For Madison picnic, stop by Governor Nelson State Park
Southern Wisconsin has both a Governor Nelson State Park and a Nelson Dewey State Park, the latter was also named for a governor. Apparently it’s easy to get the two confused – especially for my kids.
“Do we have to? Do we? Do we?” was the refrain as we headed to Governor Nelson, on the shore of Lake Mendota in Madison, this past Saturday. Despite the beautiful weather, the youngsters were none too keen on an outdoor experience.
Normally I don’t compel such a visit, but as we had already been sucked into the black hole of bad legislation (even if it was just for an airport trip), I decided to pay homage to one of the great governors, along with good grub.
If you’re feeling bleu, this park is no turkey
Governor Nelson is just off of Dane County Highway M, fairly convenient to Dane County Airport. It’s a handy wayside stop, especially if we have to visit Clasen’s European Bakery in Middleton (yes, we HAVE TO).
We had found ourselves on a short-notice, early-Saturday airport run to drop off my wife. Rather than enlist a neighbor or friend to watch the two kids and require a rushed trip, I dragged them along, promising a good breakfast and a fun day.
I knew to be non-specific regarding fun, because both kids, as appreciative as they generally are of the outdoors, are more likely to request expensive indoor entertainment. Regardless, they were none too happy.
Temporarily appeased by their choice of breakfast – an iced cinnamon roll for Lorena, along with turkey-and-cheddar croissants and a “Savory Swirl” of bacon, bleu cheese and apricot jam rolled into a flaky pastry for Sam and me, we headed back toward Governor Nelson, which is about midway between Clasen’s to the southwest and the airport to the east.
It’s a day-use only park, one of the few in the state system where there’s no camping. There’s plenty of other activity, though – hiking, birdwatching, fishing (including a sheltered cleaning table), cross-country skiing and snowshoeing through forest, marsh and prairie. The park has a panther-effigy mound and several conical mounds.
Pets are welcome on trails and there’s even a special pet swimming area. It is, after all, in Madison.
We parked about 30 yards off the shore, near the boat ramp. Picnic tables just off the road provide a nice view southeast across Mendota to the downtown isthmus area, where the capitol dome was visible in the haze that was slowly burning off over the far shore.
The pastries and hot chocolate lightened the kids’ mood, but as soon as the meal was finished, they were ready to leave. Over my dead breakfast buns, I told them.
We headed north toward the Morningside Trail, the park’s longest and easiest, conveniently located just on the other side of a playground, picnic area and human swimming beach.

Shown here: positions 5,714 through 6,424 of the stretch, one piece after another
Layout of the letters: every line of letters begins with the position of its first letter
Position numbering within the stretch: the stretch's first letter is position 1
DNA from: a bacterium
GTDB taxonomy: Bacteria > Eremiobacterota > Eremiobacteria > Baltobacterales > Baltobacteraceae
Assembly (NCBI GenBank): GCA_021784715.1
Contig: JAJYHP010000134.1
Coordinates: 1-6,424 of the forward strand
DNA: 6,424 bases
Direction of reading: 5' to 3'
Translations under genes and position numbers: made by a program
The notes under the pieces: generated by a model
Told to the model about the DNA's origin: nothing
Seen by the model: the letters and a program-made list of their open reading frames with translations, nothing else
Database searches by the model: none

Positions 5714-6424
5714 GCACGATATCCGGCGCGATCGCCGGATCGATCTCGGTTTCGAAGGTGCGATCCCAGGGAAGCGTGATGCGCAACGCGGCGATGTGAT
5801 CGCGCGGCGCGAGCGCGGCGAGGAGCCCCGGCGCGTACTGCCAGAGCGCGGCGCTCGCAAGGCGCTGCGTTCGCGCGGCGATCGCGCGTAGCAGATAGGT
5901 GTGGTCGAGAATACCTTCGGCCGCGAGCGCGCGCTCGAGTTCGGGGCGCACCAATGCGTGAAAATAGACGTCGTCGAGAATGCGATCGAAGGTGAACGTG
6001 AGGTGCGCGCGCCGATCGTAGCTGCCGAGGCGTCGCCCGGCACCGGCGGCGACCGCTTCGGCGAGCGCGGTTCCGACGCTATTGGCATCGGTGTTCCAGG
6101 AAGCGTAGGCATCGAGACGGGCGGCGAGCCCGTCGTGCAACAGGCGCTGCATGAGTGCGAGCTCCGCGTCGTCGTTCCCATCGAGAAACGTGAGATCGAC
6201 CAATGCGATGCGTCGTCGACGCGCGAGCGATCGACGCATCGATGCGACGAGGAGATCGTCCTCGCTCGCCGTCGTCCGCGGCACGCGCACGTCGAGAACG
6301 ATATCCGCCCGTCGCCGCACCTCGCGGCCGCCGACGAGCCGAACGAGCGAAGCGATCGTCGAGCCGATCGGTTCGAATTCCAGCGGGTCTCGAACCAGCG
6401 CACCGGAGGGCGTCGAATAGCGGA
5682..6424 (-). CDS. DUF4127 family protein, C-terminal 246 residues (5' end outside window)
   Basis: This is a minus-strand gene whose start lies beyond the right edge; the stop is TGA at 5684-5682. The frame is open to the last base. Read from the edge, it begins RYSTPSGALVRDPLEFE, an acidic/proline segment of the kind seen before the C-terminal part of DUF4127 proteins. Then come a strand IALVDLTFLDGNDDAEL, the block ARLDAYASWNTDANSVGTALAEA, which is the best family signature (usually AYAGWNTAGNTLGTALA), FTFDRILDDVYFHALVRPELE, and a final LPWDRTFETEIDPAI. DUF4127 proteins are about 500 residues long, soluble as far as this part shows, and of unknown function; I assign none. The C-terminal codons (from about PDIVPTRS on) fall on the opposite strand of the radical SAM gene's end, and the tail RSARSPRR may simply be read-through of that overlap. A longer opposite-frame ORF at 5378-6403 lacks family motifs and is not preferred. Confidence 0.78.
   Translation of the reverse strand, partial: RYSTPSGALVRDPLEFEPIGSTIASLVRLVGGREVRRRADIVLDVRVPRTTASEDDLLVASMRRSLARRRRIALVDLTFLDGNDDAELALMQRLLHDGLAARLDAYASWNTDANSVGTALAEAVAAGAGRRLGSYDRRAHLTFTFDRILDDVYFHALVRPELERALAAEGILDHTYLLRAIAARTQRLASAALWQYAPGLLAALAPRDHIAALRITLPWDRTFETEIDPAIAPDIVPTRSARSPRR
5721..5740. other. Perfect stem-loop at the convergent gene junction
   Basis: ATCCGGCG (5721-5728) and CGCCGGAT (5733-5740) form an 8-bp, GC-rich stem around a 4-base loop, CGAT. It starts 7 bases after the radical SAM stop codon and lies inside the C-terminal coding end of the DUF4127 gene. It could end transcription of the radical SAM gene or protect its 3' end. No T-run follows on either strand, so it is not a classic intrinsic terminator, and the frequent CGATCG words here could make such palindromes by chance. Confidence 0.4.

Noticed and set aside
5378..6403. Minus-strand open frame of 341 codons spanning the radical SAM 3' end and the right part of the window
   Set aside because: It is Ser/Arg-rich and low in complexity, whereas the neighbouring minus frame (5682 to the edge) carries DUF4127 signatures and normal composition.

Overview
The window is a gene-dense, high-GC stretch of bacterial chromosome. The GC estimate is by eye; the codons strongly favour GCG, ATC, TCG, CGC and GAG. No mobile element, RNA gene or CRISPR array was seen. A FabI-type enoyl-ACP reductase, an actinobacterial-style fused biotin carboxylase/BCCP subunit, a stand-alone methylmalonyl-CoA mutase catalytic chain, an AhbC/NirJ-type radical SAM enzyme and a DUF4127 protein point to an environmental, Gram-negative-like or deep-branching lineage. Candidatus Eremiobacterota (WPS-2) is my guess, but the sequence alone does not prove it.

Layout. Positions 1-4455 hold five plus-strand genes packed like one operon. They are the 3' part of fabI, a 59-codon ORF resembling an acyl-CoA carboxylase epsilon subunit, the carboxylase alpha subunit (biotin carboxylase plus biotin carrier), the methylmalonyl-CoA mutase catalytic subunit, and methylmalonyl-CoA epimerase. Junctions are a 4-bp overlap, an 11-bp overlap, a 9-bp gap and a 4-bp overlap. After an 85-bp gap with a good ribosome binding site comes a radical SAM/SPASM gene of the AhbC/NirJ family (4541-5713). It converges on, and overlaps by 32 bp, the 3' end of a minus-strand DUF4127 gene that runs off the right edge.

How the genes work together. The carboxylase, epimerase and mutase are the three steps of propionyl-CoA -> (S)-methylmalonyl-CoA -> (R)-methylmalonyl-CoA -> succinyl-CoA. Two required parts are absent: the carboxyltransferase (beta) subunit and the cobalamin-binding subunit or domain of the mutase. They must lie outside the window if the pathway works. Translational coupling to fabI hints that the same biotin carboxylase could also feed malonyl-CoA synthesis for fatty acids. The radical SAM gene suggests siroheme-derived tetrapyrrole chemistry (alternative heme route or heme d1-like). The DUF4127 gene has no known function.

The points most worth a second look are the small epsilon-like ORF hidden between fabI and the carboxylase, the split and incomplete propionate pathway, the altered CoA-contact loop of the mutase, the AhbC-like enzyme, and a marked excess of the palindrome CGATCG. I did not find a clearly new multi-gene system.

There was still plenty of fall color, near-shirt-sleeve temperatures and large flocks of waterfowl flapping like a thousand bedsheets in the wind out on the lake.
We spent a few minutes on swings and monkey bars, as well as a quick refresher course over Gaylord Nelson’s role as an environmentalist and a key figure in creation of the Environmental Protection Act, the Clean Air Act, the Clean Water Act, and more. And, of course, Earth Day.
After the lesson, the kids were again ready to head back to Point. “Uh-uh,” I said – we’re walking through the prairie.
Well, that was a mistake.
Marshing through the prairie
Maps of the park show marsh to the north of the Morningside as it moves through the prairie making up most of the northwestern portion of the park. The marsh, however, apparently had decided to gerrymander the districts.
Like our legislative headquarters across the lake, the trail was squishy at best and a muddy quagmire at worst, with little sign of firm footing. It soaked through to our socks and threatened to ruin an otherwise beautiful place and time.
As I may have already noted, we were in the state capital.
Unsurprisingly, the kids’ complaints grew more kid-like. Why, it was almost like being in a Senate session.
To funnel their negative energy into a manageable package, I decided to play along and ask what things could possibly be better than slogging along the swampy trail.
“Getting exposed to too much ultraviolet radiation,” suggested Sam.
“Getting grasshopper vomit on my sleeve,” piped in Lorelee, who had captured one of the little jumpers and wouldn’t let it go despite the creature’s expectorations.
Even so, the dry, tall grasses and expansive view of the prairie were worthwhile. The kids managed to complete about a two-mile hike with a modicum of civilized behavior, disappointing me to no end, as I realized that disqualified them from many elected positions in Wisconsin.
After a two-hour visit, we were ready to dawdle our way back home. Interestingly enough, they turned down a jaunt over to Cabela’s outdoor megalopolis, but were willing to go check out the Costco warehouse store, perhaps sensing a chance of dad falling into a massive trap of consumerism.
Not a chance, although the orgy of free food samples kept them wildly happy.
It probably wasn’t quite what Gaylord Nelson would have encouraged, but we did get in a good couple of hours outdoors. Someday those kids will thank me for it.
Or else they’ll be buying ME breakfast.